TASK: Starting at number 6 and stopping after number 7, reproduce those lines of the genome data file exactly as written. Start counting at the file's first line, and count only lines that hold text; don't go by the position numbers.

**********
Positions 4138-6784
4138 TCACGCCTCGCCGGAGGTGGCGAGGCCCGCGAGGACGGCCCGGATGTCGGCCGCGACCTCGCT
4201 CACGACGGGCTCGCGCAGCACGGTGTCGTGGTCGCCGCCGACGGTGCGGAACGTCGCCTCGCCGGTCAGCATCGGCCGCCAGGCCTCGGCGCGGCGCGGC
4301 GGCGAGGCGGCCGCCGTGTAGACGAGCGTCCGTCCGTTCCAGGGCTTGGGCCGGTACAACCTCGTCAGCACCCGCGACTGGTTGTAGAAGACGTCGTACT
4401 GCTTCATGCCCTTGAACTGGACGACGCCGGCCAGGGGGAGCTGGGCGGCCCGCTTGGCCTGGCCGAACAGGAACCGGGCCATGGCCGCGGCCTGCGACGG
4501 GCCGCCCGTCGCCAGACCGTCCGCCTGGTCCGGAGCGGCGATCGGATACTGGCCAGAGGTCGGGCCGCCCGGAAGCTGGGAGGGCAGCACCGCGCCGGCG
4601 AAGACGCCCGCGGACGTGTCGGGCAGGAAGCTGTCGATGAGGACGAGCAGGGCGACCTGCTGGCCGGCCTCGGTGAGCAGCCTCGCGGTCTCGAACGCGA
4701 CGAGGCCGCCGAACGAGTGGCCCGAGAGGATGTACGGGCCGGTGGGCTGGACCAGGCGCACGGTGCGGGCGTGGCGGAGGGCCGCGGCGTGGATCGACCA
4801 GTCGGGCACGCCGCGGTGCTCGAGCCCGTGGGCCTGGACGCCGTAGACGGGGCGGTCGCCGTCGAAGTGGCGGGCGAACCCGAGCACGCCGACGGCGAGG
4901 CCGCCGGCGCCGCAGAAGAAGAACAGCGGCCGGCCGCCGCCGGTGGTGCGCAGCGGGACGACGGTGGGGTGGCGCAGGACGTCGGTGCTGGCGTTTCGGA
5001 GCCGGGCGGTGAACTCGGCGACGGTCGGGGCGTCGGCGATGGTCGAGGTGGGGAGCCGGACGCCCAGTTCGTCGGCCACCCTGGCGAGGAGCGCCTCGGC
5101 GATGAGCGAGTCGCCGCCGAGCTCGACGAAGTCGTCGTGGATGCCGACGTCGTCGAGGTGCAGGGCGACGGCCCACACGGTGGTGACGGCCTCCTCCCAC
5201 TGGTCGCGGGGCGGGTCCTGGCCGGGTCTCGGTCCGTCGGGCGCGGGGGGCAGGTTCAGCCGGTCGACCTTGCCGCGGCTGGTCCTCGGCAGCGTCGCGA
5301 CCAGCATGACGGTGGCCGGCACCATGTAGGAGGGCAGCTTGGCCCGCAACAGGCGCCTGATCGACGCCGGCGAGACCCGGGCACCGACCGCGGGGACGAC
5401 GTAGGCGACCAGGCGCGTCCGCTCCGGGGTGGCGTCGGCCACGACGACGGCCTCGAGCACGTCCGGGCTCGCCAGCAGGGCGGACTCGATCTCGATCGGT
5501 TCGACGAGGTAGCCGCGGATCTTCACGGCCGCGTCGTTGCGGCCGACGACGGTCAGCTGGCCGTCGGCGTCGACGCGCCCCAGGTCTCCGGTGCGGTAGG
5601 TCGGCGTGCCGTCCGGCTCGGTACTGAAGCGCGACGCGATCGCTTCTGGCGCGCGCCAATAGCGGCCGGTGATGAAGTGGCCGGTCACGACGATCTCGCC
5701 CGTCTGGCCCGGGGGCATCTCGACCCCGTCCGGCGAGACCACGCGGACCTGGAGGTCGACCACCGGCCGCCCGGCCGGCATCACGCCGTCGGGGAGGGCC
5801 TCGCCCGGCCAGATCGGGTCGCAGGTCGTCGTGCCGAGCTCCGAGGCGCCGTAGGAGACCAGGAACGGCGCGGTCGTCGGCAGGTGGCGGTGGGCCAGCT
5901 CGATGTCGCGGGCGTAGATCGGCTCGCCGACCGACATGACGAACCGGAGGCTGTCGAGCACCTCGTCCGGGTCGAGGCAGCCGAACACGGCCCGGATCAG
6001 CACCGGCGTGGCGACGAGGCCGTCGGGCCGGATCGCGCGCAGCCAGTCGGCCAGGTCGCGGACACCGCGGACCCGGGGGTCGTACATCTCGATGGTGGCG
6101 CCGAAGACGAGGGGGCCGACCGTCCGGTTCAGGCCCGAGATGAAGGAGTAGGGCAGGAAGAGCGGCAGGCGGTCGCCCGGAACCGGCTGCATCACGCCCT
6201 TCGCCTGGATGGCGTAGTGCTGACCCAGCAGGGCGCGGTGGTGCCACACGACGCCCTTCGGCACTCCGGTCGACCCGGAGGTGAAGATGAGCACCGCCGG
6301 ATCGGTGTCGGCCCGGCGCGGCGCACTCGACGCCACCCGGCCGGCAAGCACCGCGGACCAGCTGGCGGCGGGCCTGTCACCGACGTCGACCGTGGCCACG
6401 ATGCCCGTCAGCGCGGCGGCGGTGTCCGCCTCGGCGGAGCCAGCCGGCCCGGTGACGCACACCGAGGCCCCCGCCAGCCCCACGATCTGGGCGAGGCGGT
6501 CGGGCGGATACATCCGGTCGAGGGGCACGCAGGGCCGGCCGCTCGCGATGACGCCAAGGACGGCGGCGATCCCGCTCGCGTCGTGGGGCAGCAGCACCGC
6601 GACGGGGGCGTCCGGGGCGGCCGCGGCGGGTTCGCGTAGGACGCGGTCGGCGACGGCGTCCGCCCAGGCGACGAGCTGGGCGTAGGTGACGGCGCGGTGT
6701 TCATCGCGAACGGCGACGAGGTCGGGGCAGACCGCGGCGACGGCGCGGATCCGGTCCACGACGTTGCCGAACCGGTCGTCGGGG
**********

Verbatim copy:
4501 GCCGCCCGTCGCCAGACCGTCCGCCTGGTCCGGAGCGGCGATCGGATACTGGCCAGAGGTCGGGCCGCCCGGAAGCTGGGAGGGCAGCACCGCGCCGGCG
4601 AAGACGCCCGCGGACGTGTCGGGCAGGAAGCTGTCGATGAGGACGAGCAGGGCGACCTGCTGGCCGGCCTCGGTGAGCAGCCTCGCGGTCTCGAACGCGA